Focusing on the individual level, food utilization also takes into consideration the biological utilization of food. Biological utilization refers to the ability of the human body to take food and convert it into energy either used to undertake daily activities, or stored. Utilization requires not only an adequate diet, but also a healthy physical environment, including safe drinking water, fuel needed for cooking, adequate sanitation and hygiene, decreased burden of infectious disease, and the knowledge and understanding of proper care for oneself, for food preparation, storage and safety.

To meaningfully incorporate the nutrition elements into the concept of food security, it is important ensure “adequate protein, energy, vitamins, and minerals for all household members at all times” [20]. But going beyond just food intake to include health and environmental factors, nutrition security is when a household has secure access to food coupled with a sanitary environment, adequate health services, and knowledgeable child care practices [21].

One element in establishing food and nutrition security is to ensure that households, communities and nations do not go hungry. As Figure 1 shows, hunger impacts an estimated 925 million globally [22] and 195 million children are stunted, with 90% of these children living in just 36 countries [15, 23]. Sub-Saharan Africa holds the second highest burden of those who suffer from hunger with 239 million peoples as food insecure after South Asia.

Figure 1: Number of People who are Hungry (FAO 2010)

In the developing world, malnutrition is the single largest killer of children under 5, trapping regions in a cycle of extreme poverty. But on the other end of the spectrum, obesity is dramatically on the rise not only in developed, industrialized countries but in low-income and transition countries, some in Africa, as well, which will have a tremendous impact on frail, overburdened health care systems and the productivity levels of the workforce.

While a number of countries globally have made substantial gains in reducing levels of those suffering from hunger and stunting, declines in children who are stunted in the African region have been marginal - from an estimated 38% in 1990 to 34% in 2008 [15].

Moreover, with population growth, the overall number of African children who are stunted has increased from an estimated 43 million in 1990 to 52 million in 2008 [15]. In 2008, the ratio of those children who are underweight in rural to urban areas in sub-Saharan Africa was 1:4 [24]. At the same time, 10% of children are overweight or obese in 8 of 45 subSaharan African countries [24].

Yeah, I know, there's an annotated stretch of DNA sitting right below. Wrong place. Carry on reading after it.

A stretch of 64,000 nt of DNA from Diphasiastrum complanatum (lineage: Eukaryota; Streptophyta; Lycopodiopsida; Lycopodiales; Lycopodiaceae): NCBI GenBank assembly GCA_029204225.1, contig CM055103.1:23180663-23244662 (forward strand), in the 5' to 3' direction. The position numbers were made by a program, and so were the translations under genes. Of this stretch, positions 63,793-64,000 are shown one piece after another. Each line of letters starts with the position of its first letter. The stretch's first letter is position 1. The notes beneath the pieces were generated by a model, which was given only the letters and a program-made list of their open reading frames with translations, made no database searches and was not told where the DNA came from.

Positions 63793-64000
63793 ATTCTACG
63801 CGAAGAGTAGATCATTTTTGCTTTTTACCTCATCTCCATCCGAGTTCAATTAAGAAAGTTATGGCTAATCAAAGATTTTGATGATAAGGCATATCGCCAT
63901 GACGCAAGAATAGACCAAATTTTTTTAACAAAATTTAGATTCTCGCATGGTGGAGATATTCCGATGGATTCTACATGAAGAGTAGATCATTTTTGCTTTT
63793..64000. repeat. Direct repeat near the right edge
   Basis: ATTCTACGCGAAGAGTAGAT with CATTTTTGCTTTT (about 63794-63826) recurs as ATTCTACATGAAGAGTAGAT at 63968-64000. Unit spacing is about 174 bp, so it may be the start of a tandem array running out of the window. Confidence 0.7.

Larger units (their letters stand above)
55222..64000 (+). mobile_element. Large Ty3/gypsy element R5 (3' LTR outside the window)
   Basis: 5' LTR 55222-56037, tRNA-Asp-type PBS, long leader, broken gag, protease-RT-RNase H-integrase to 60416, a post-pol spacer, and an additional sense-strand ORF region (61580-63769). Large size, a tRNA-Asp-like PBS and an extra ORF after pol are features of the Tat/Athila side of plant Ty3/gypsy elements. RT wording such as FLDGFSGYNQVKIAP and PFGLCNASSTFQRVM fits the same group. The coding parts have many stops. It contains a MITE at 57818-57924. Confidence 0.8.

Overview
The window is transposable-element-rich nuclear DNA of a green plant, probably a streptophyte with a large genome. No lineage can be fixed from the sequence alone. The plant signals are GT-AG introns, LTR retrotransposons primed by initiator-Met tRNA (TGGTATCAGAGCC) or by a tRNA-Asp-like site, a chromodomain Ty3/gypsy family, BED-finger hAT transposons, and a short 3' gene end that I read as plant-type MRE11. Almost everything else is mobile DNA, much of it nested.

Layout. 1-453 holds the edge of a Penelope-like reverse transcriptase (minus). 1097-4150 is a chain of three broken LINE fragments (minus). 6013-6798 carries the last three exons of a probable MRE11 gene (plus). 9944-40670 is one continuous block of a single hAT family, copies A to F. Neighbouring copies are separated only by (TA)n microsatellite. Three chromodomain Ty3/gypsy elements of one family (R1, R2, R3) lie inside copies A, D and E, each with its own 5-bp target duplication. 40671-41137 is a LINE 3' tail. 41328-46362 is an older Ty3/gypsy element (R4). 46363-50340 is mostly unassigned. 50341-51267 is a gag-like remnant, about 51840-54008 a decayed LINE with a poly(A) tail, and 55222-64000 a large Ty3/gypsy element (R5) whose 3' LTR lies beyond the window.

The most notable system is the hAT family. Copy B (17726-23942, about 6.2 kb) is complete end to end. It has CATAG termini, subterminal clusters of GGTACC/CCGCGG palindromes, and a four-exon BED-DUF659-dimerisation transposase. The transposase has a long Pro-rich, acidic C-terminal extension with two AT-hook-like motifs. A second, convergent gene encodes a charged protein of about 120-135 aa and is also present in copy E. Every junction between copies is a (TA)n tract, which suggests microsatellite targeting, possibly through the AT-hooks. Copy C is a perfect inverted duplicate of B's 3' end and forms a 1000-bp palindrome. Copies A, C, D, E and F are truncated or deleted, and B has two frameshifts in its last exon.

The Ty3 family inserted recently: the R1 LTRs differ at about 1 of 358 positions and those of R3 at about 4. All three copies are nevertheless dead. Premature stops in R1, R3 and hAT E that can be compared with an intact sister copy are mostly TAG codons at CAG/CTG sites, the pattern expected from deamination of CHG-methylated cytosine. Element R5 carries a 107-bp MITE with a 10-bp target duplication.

The issue of hunger Malnutrition can take several forms including hunger, undernutrition, overnutrition and micronutrient deficiencies. In its common usage, hunger describes the subjective feeling of discomfort that follows a period without eating [25]. However even temporary periods of hunger can be debilitating to longer term human growth and development [26]. Acute hunger is when lack of food is short term but significant and is often caused by shocks, whereas chronic hunger is a constant or recurrent lack of food [27]. Reducing levels of hunger has traditionally placed the emphasis on the quantity of food, and refers to ensuring a minimum caloric intake is met.

For the last ten years, hunger has been measured against the achievement of the Millennium Development Goal (MDG) One with a target to reduce the proportion of people who suffer from hunger by half between 1990 and 2015 [28], with hunger measured by two indices: as the proportion of the population who are undernourished and the prevalence of children under five who are underweight [29]. Many countries remain far from reaching this target, and much of the progress made has been eroded by the recent global food price and economic crises in 2007-2008 and in 2011. Africa has also suffered progress as measured by these globally monitored indices.

The underweight prevalence indicator: The underweight indicator of the MDG1 is the proportion of children under five years of age falling below minus 2 standard deviations (moderate and severe) and minus 3 standard deviations (severe) from the median weightfor-age of the reference population[30]. The underweight indicator was chosen for the MDG 1 target as it is felt to be the single best composite indicator, with the potential to capture aspects of acute and chronic undernutrition combined. As Figure 2 shows, Africa still suffers from a tremendous burden of undernutrition of 25% of children under five who are underweight as compared to other regions of the world. West and East Africa have a higher burden compared to North Africa. Although, South Asia suffers the highest burden, Africa’s burden, along with other compounding factors, will be a challenge for years to come.